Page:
Upcycle Some T-Shirts to Kid's Shorts!
My youngest child recently came to me wanting a pair of black knit shorts. We tried to find some but couldn’t find any in his size. He’s right at that age where he’s in between sizes; too big for kids but too small for mens. At the same time this was happening, my oldest just happened to be cleaning out his closet and donated a bunch of t-shirts to my “refashion” stash. In that t-shirt pile were two identical black, knit shirts. Perfect! I was going to use those to make some black shorts perfect for my little guy.
One of the things I love about using old clothes to make something else is you don’t have to worry too much about fabric shrinkage. I don’t purchase things that are “Dry Clean Only.” So all the things I use have usually been worn and washed multiple times. When you use fabric from the store you have to pre-wash and dry it and even then it sometimes still shrinks. I don’t usually have that problem with upcycled clothes.
The two shirts were just simple, black, 100% cotton t-shirts. They weren't made with the typical soft, stretchy t-shirt fabric. It was more of a stable knit and felt a little rough. Also, the fabric had no vertical stretch and the horizontal stretch was maybe 20%. Because of that I knew I could get away with using a shorts pattern suitable for both woven and stretch fabrics.
I knew of a simple “board short” pdf pattern that was suitable for both woven and knit fabrics. It's called the Kayak Board Shorts. It was also suitable for boys and girls, which was a big bonus for me since he has so many girl cousins that I sew for. I printed it out in his size and immediately got to work.
Cutting Out the Shorts
I was able to get most of the pattern pieces to fit on one t-shirt. I used the second t-shirt for the back pattern pieces. Something I try to always do is utilize the existing hem. It saves so much time when you don't have to hem a garment. I just figured out how long my son wanted his shorts and then lined the pattern up accordingly. Sometimes he wants shorter shorts, but for these ones he wanted them a bit longer than the pattern. With the scraps I had left over from both t-shirts, I used as trims for dog hoodies and other t-shirts I’ve made since. It’s amazing what you can do with scraps left over from a refashion.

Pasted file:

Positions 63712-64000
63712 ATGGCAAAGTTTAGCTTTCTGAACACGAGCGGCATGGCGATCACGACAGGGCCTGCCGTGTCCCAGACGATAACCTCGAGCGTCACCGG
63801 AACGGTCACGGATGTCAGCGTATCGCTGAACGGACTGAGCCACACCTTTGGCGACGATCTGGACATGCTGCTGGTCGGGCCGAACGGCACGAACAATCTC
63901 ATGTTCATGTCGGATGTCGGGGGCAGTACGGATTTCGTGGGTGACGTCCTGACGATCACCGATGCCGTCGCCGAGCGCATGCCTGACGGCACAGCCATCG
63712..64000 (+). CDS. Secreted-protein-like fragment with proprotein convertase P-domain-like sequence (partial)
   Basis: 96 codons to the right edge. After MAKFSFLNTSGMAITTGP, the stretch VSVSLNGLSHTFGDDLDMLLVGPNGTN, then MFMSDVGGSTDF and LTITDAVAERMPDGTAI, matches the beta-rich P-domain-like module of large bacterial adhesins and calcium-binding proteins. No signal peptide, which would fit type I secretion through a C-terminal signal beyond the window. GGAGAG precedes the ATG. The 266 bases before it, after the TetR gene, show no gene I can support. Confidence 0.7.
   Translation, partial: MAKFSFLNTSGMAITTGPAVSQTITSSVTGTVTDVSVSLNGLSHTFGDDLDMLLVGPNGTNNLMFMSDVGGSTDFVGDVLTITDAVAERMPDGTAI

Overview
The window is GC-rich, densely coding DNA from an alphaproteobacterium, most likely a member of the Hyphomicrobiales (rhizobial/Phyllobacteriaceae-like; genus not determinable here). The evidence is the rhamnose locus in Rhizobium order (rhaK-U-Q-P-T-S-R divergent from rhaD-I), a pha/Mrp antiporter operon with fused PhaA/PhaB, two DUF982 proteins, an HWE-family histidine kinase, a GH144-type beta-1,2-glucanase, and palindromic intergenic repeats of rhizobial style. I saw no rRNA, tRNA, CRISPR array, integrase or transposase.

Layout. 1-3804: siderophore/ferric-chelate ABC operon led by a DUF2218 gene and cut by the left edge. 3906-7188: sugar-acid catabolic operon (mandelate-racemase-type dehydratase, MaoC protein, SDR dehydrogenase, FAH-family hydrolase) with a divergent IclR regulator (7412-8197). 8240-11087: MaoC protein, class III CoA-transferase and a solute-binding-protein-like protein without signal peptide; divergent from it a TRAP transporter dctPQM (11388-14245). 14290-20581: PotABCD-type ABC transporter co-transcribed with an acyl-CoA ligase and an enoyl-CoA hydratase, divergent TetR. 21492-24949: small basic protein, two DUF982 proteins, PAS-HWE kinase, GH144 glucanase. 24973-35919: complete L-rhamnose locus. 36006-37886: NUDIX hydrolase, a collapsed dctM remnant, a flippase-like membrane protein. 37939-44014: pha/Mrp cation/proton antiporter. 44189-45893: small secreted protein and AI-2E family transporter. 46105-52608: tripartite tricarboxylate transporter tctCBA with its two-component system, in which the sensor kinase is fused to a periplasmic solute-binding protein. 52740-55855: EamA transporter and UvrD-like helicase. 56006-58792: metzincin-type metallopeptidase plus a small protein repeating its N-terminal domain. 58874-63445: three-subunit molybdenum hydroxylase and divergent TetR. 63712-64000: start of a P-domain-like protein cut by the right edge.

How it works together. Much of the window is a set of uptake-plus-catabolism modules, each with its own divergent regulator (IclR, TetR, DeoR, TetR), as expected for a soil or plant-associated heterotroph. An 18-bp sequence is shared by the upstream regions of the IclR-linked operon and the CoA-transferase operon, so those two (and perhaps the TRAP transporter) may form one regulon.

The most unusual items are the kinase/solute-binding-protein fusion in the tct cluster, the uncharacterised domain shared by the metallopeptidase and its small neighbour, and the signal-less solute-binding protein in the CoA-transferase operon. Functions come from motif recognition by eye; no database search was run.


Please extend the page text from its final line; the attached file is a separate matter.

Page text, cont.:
I didn’t have enough fabric to cut the waistband on the fold. So I simply added seam allowance to the end of the fabric. This made the waist band have two seams instead of one. I had those line up with the side seams of the shorts when I attached it.
Attaching the Waistband
I really liked the construction method of the waistband for the Kayak Board shorts. I have really bad wrists so inserting elastic into the waistband can be hard for me becasue it strains my wrists. Here is how I did it on these shorts.
I used a serger but you can use a zig zag stitch. First I sewed the bottom of the waistband to the shorts and pressed the seam allowance up, toward the waist band. I measured and cut some elastic to fit my son's waist, then I sewed the ends together to form a circle. Next, I marked the quarter points of the elastic and waistband and slid the elastic on the wrong side of the waistband.